For Use November 27-28, First Sunday of Advent (C)

Giving Tuesday-November 30, 2021

As you may be aware, the national day of giving — Giving Tuesday — is on November 30, 2021. Giving Tuesday was launched in 2012, and over the past nine years, has grown into a global movement that inspires hundreds of millions of people to celebrate generosity and give to causes they care about. This national day is a great reminder to reflect on our gratitude and consider making a gift of time, talent, or treasure to further our mission as the Body of Christ. 

How to Give:
Please consider a special gift to our parish this Giving Tuesday, to support the ministry work of our parish community. You can also give electronically directly to our parish, our Catholic schools, or the diocese through the diocesan webpage https://dioceseofgaylord.org/make-a-gift .

Thank you for all you do for our parish and those in need. May God bless you!


Stewardship by the Book

"Be on guard," Jesus warns in today's Gospel, "lest your spirits become bloated with indulgence." Let us heed His warning and follow the advice of St. Paul, conducting ourselves in a way pleasing to God, overflowing with love for one another.


Vocation View

Make your decisions to follow Jesus during THIS Advent Season. Delaying until one of these days becomes none of these days. Follow now.


Stewardship Reflections

“But when these signs begin to happen, stand erect and raise your heads because your redemption is at hand.”     (Luke 21:28)

We celebrate Advent each year in preparation for the birth of Jesus, His first coming, as we await His second coming.  What will you do differently this Advent season to grow in friendship and love with Jesus?  How will you inspire others to do the same?  Start by sharing your God story with others, especially those closet to you.  Invite and accompany them on their faith journey this Advent.  


Family Perspective by Bud Ozar

At this time of the year we are very conscious of our family as we make preparations for Christmas.  Today’s gospel warns us not to be consumed by all the consumer activity. This Advent appreciate the gift of people in your life. The best gift this season might be your appreciation of others.


Abuse of Minors or Vulnerable Adults by Priests, Deacons or Others
To report allegations of sexual abuse of minors or vulnerable adults within the Diocese of Gaylord by priests, deacons or other employees or volunteers, regardless of when it occurred, individuals should: Contact local law enforcement and the Michigan Department of Health and Human Services (855-444-3911). The Michigan Attorney General’s Office has also set up a special phone line for people to share information that may be of help in their ongoing  investigation of sexual misconduct by Catholic clergy. That number is 844-324-3374. You may also contact the Diocesan Victim Assistance Coordinator, Larry LaCross, at 989-705-9010. In the State of Michigan many professionals, including clergy, teachers, doctors, counselors and named others are mandated reporters. This means such individuals are REQUIRED to make an oral or online report IMMEDIATELY to the Michigan Department of Health and Human Services if they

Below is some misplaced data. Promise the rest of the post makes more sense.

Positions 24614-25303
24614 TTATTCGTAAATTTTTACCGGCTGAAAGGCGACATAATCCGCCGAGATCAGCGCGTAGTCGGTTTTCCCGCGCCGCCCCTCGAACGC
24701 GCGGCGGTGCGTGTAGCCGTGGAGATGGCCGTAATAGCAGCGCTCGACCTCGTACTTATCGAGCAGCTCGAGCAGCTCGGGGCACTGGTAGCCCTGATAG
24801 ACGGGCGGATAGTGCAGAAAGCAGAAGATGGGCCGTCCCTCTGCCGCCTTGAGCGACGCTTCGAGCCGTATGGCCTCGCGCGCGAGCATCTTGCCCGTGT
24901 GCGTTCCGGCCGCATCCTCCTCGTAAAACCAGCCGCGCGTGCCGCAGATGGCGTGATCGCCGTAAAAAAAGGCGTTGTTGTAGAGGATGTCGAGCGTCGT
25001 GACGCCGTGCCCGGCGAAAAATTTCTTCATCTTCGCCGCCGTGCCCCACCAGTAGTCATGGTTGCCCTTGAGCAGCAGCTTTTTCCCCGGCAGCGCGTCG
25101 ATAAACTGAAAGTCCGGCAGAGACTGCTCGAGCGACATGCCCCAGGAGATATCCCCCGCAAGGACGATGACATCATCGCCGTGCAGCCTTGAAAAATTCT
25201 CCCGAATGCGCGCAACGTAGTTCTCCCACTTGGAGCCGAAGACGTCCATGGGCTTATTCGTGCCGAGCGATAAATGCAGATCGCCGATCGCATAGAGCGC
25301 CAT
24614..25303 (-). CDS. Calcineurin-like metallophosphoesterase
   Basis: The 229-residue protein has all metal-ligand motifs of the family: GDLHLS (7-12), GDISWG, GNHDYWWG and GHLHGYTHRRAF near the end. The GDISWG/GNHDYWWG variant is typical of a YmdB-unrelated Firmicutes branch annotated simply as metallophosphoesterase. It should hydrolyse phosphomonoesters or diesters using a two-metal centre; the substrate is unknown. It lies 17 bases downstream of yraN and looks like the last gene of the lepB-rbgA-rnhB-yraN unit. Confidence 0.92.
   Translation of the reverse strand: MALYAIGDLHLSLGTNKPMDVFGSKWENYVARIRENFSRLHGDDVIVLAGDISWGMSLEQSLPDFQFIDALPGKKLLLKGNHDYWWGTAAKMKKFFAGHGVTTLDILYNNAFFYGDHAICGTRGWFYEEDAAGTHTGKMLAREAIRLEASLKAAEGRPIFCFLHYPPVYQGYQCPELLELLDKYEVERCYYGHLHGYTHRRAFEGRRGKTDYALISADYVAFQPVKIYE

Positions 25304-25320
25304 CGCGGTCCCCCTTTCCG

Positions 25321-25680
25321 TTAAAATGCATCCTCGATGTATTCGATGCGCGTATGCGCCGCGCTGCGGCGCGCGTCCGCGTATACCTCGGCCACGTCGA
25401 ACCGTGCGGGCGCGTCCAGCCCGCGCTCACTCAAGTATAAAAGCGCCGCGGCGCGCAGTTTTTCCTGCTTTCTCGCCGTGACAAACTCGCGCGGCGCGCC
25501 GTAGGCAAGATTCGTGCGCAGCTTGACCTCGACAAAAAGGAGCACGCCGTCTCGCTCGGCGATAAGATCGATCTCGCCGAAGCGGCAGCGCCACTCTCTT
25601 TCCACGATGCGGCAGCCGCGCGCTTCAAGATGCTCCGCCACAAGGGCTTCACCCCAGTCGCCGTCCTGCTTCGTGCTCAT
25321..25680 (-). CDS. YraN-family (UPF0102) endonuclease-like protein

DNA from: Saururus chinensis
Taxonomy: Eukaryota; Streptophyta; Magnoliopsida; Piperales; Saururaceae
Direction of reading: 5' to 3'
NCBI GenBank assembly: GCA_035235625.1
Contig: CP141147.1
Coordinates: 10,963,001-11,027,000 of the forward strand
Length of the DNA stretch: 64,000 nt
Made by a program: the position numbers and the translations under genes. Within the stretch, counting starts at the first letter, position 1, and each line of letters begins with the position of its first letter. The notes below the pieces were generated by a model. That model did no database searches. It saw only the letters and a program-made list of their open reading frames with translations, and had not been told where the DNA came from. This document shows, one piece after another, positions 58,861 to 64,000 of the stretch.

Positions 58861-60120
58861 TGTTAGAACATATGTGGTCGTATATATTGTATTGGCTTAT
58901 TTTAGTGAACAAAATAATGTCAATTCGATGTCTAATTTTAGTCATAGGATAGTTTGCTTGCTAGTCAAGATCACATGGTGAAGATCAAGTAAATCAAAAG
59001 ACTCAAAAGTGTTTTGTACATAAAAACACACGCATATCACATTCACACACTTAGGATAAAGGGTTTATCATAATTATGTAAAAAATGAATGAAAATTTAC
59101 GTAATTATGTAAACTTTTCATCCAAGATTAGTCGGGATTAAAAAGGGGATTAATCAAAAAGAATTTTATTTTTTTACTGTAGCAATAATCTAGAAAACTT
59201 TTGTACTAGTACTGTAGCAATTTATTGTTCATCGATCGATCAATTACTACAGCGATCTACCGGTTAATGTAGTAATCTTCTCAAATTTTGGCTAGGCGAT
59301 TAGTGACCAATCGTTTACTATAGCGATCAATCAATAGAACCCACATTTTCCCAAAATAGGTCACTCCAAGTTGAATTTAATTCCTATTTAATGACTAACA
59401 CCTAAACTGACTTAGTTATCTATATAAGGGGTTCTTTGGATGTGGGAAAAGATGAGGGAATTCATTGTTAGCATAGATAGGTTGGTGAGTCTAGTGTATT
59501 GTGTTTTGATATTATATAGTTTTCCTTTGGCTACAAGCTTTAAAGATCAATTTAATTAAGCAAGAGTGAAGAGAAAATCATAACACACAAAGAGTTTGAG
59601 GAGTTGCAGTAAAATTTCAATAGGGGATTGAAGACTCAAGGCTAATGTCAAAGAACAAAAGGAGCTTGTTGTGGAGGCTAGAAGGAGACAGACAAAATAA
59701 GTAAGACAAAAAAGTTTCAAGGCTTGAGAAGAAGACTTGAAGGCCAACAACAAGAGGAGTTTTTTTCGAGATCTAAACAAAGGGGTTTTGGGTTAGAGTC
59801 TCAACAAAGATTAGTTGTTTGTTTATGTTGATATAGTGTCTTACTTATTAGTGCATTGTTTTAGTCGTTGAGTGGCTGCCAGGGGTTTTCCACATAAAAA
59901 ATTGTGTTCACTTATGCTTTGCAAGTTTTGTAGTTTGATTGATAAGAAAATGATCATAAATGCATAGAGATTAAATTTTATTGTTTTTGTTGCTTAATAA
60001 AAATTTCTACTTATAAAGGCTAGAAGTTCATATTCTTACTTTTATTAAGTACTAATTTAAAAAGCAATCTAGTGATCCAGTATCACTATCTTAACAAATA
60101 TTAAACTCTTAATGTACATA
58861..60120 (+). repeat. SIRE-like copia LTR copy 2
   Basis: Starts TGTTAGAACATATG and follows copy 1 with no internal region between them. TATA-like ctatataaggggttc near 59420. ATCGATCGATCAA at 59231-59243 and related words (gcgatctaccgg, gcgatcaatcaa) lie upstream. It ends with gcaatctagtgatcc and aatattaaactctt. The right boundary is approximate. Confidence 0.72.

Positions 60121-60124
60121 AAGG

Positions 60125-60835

suspect a child is being neglected or abused in any way. Individuals may call the state report line at the number above, which is answered 24 hours a day, or submit a report online at https://www.michigan.gov/mdhhs/0,5885,7-339-73971_7119---00.html. The Diocese of Gaylord encourages ANYONE who has reason to suspect a child is being abused or neglected in any way to report the matter to local authorities and the Michigan Attorney General
Hotline at 844-324-3374.


Saint of the Week-Saint Francis Anthony of Lucera- Feast Day November 29

Giovaniello Fasani’s foster father sent him for his education to the Franciscans in Lucera. At fifteen he joined the order and took the name Francis Anthony after the great sainted friars. In 1705, he earned a doctorate in theology. Then he began to teach at the Franciscan college in Lucera, where he spent the rest of his life. Renowned for his preaching and teaching, the townspeople called Francis Anthony “Padre Maestro.” And his reputation for mercy drew many to his confessional.” I was indulgent, I don’t deny it,” he said, “but it was You who taught me to be so.” Francis Anthony showed particular concern for the well-being of prisoners. And he initiated an annual Christmas collection of goods for the poor.

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